You have nothing to fear if you have nothing to hide?

Designing a tour that enables citizens of Utrecht to critically reflect about the collection and use of their personal data and its privacy consequences within the smart city

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In 2008 more than 50 percent of all people, 3.3 billion people, lived in urban areas according to the United Nations Population Fund (UNFPA - United Nations Population Fund, n.d.). By 2030 this will be approximately 5 billion (Lea, 2017). On the one hand, with fast urban growth also come challenges in the way we build and manage cities. On the other hand, technologies that are discovered in this era of digitization can produce opportunities for the economic and social development of cities. Not only making sure that cities stay safe and livable, but also to improve them, these technologies are indispensable. Worldwide engineers turn to technology to tackle challenges of fast urban growth (Arroub et al., 2016). Aside from tackling these challenges, technologies provide opportunities for economic and social development of cities keeping the cities safe and livable. Both of these aspects are often gathered under the term: ‘Smart City’. Though there are many definitions, visions or imaginaries of what a smart city is or should be, there are key elements that can be attributed to ‘smart cities’. One of the key elements of a smart city is collecting data through sensors embedded in our surroundings to better understand, monitor, regulate and plan the city, with the goal to stimulate and support innovation and economic growth and provide sustainable and efficient urban management and development (Kitchin, 2014). However, data raises concerns regarding its design, development and deployment for smart cities (Al Nuaimi et al., 2015) as well as other concerns relating to ethical issues (Kitchin, 2014). Privacy certainly proves to be the most prominent issue in digitization and big data (Kool et al., 2017). Several international organizations have even identified privacy as a key policy, regulatory and legislation challenge of the 21st century (van Zoonen, 2016). This leads to the following design goal:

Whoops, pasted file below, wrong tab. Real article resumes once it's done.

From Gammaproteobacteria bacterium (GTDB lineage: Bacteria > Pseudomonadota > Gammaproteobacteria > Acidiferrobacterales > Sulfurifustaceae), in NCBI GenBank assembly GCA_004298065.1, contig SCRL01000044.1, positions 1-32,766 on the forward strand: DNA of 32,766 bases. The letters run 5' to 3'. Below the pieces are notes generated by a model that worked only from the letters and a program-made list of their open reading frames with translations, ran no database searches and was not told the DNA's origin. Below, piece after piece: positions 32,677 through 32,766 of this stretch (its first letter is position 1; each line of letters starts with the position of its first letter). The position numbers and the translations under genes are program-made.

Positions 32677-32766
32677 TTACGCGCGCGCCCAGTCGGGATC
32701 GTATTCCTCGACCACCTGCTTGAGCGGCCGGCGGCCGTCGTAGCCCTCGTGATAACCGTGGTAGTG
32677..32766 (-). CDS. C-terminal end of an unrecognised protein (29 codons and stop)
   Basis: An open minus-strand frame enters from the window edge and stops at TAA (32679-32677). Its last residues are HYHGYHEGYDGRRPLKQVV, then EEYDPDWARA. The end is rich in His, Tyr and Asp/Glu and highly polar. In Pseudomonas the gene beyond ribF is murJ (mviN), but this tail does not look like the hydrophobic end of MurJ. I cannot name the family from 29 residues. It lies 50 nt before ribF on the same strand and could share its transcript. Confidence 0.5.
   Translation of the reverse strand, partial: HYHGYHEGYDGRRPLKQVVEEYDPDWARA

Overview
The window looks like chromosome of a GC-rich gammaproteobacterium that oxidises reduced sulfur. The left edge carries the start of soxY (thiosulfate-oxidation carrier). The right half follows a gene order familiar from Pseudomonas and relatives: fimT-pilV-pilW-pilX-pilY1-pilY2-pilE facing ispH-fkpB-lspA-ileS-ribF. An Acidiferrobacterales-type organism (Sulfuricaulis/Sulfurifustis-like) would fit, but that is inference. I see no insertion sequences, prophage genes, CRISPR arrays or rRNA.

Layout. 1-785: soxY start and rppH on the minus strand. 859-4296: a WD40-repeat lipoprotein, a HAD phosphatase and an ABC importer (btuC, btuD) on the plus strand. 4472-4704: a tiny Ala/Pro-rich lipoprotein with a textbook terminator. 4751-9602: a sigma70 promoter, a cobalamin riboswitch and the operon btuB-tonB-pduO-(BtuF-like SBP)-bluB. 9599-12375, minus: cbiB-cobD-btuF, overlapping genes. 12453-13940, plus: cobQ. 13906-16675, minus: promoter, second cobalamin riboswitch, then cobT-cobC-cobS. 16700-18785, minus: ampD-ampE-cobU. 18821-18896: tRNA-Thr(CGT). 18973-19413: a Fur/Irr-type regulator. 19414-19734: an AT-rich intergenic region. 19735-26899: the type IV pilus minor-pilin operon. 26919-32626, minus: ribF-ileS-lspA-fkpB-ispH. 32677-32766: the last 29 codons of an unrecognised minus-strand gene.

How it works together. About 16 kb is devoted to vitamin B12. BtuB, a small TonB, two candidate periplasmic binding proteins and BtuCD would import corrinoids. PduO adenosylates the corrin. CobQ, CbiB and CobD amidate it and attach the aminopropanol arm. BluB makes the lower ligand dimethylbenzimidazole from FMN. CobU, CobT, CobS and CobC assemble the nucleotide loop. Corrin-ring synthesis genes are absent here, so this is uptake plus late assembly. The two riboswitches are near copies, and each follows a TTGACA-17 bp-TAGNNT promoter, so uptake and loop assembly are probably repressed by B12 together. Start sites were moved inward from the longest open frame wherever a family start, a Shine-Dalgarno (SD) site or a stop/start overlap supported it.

“Designing a tour that enables citizens of Utrecht to critically reflect on the collection and use of their personal data and its privacy consequences within the smart city”. Pusca is an application based Personal Utrecht Smart City Assistant that takes the user on a one time tour through Utrecht to explore and experience smart city technologies that could improve their quality of life. Each of the stops presents a service provided by a smart city technology that can be experienced by sharing personal data. The user is asked to make a trade-off between their estimated privacy value of the asked personal data and the benefits of the presented smart technology. At the end of the tour the user gets confronted with privacy consequences of sharing their personal data that provokes a critical reflection on the trade-offs that the user made during the tour. This design is a start for knowing how we want our privacy to be protected, by letting people create an opinion about this. I hope that this project can be a first step into creating a society where open and standard policies about safeguarding citizens’ privacy within smart city technologies will be secured.